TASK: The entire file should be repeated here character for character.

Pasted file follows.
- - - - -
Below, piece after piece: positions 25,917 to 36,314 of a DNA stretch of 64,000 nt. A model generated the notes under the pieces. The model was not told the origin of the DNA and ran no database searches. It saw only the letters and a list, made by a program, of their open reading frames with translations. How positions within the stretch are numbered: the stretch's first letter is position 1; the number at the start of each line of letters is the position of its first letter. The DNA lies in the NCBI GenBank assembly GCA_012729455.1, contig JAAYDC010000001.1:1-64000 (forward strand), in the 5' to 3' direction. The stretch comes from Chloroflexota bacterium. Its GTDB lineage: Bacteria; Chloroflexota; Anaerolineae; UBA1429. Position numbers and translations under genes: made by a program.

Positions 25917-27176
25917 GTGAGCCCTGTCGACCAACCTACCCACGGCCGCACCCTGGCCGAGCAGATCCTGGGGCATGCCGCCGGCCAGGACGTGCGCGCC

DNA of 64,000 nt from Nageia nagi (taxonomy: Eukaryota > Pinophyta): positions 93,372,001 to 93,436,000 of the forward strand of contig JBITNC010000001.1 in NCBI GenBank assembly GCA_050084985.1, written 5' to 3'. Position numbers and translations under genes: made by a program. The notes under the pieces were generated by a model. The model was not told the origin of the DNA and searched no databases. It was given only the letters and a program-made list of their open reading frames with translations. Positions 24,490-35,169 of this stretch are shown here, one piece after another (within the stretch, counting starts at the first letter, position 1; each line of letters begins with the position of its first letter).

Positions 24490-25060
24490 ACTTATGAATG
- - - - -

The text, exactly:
Below, piece after piece: positions 25,917 to 36,314 of a DNA stretch of 64,000 nt. A model generated the notes under the pieces. The model was not told the origin of the DNA and ran no database searches. It saw only the letters and a list, made by a program, of their open reading frames with translations. How positions within the stretch are numbered: the stretch's first letter is position 1; the number at the start of each line of letters is the position of its first letter. The DNA lies in the NCBI GenBank assembly GCA_012729455.1, contig JAAYDC010000001.1:1-64000 (forward strand), in the 5' to 3' direction. The stretch comes from Chloroflexota bacterium. Its GTDB lineage: Bacteria; Chloroflexota; Anaerolineae; UBA1429. Position numbers and translations under genes: made by a program.

Positions 25917-27176
25917 GTGAGCCCTGTCGACCAACCTACCCACGGCCGCACCCTGGCCGAGCAGATCCTGGGGCATGCCGCCGGCCAGGACGTGCGCGCC

DNA of 64,000 nt from Nageia nagi (taxonomy: Eukaryota > Pinophyta): positions 93,372,001 to 93,436,000 of the forward strand of contig JBITNC010000001.1 in NCBI GenBank assembly GCA_050084985.1, written 5' to 3'. Position numbers and translations under genes: made by a program. The notes under the pieces were generated by a model. The model was not told the origin of the DNA and searched no databases. It was given only the letters and a program-made list of their open reading frames with translations. Positions 24,490-35,169 of this stretch are shown here, one piece after another (within the stretch, counting starts at the first letter, position 1; each line of letters begins with the position of its first letter).

Positions 24490-25060
24490 ACTTATGAATG